isn’t just for humans

April 26th, 2006  |  Published in metadata

While I’m talking BBC, here’s a story from a little while ago. I’m a big fan of, and I’ve been using it for a few years. Because I used to play my MP3s on a headless linux box in my flat, I wrote a commandline python mp3 player that could ping My profile is a pretty good picture of my listening habits.

At BBC Radio, the radio stations are moving steadily from traditional analogue studios to fully digital systems that play nearly all their music from hard disk. As a member of the Architecture Team there, I had access to experimental data feeds from these systems. One day at work I asked myself a question: what happens when you plug behavioural data generated by an automatic process into social software designed for humans?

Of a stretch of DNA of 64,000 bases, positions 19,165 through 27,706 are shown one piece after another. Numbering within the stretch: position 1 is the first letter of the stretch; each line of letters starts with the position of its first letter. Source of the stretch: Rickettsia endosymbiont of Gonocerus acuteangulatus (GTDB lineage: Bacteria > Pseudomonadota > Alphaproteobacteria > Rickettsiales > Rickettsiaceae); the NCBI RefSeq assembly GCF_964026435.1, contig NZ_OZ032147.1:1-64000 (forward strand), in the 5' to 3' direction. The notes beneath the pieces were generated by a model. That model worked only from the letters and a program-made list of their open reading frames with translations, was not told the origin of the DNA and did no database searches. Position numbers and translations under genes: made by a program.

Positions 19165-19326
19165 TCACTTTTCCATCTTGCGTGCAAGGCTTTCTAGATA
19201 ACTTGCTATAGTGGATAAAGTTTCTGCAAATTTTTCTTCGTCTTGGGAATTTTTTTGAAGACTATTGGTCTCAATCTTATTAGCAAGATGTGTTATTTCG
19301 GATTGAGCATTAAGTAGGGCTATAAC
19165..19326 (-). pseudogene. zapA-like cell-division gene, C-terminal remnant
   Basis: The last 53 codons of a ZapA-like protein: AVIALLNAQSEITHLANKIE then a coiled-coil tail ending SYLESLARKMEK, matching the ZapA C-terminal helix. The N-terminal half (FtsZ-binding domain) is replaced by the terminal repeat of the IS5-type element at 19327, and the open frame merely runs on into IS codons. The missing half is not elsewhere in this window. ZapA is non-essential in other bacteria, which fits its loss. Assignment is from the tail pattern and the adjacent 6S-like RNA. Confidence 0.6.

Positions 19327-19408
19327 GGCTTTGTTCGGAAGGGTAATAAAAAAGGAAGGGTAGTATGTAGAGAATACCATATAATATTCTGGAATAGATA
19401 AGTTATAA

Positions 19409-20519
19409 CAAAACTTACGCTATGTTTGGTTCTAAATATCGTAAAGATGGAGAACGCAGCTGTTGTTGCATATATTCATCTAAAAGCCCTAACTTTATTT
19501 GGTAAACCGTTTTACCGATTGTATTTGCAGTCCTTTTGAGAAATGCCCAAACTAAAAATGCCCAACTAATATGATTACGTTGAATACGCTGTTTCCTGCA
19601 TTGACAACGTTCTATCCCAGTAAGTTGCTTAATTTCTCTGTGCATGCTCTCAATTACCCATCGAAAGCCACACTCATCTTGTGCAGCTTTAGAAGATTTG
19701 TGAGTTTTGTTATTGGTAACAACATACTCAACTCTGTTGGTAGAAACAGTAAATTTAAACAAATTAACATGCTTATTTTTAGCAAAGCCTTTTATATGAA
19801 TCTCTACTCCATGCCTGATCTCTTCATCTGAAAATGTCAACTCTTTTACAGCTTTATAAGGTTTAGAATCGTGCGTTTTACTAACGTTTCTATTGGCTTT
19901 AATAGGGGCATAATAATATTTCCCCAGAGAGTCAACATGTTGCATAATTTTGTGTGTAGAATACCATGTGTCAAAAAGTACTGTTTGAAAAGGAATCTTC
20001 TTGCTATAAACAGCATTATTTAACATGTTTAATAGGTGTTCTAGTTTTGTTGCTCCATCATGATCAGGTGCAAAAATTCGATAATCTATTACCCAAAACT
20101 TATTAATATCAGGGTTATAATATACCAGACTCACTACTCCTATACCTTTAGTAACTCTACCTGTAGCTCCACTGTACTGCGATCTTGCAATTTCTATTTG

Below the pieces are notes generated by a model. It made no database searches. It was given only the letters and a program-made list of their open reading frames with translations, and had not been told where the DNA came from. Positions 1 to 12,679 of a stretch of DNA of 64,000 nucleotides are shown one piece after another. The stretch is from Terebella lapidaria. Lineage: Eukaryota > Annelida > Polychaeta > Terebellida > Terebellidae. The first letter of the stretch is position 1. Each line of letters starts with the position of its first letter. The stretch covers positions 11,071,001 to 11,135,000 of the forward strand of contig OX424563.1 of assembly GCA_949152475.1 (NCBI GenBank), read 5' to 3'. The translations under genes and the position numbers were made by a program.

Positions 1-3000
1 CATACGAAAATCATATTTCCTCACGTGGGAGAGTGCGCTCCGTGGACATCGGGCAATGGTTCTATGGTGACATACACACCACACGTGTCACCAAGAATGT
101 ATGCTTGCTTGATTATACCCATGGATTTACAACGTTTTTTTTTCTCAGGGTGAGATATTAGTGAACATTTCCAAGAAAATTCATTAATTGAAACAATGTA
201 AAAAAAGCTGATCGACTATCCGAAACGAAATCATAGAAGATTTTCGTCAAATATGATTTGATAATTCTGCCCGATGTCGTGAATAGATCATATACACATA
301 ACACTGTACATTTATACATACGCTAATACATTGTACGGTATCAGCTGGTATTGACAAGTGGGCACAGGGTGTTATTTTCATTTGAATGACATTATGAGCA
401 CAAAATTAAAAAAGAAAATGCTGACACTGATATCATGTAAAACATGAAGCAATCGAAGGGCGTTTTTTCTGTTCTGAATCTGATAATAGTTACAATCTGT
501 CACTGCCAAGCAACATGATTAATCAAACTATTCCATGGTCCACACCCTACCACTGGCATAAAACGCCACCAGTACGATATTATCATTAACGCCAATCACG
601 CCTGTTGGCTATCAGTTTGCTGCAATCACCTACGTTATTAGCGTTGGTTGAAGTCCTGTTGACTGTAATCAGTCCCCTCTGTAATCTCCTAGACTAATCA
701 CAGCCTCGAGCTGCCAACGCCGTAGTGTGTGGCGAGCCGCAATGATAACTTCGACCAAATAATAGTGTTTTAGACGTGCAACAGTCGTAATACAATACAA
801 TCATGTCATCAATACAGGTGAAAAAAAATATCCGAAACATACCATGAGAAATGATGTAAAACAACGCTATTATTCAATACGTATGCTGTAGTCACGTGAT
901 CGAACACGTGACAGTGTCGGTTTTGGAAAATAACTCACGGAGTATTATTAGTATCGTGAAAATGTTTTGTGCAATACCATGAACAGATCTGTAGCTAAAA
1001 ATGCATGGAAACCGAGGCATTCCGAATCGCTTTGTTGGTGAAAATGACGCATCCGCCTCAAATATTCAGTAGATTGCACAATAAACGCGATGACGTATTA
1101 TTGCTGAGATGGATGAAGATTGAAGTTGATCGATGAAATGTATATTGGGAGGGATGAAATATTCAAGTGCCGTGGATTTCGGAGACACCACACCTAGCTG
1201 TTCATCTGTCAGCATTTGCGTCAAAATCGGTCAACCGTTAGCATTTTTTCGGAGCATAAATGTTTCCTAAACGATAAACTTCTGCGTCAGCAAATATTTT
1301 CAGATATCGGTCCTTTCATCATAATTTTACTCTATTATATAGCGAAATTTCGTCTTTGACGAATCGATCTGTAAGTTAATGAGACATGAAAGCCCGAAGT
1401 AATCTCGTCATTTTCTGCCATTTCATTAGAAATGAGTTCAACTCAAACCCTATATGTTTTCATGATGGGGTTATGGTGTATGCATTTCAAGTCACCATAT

Half an hour later, I’d rigged my plugin into the feed system and switched it on. Over a year later, when I left the BBC, sekrit had accumulated a record of more than 50,000 tracks played on BBC 6Music.

Bear in mind when looking at this data that only the most mainstream and automatable parts of this admirably diverse radio station are visible in the feed. Every dusty Ska 7″ played by Phill Jupitus on the Breakfast Show is invisible here. Even with this proviso, I think the dataset is fascinating.

Ever wondered what a radio station’s best friends would look like? Here’s your answer.

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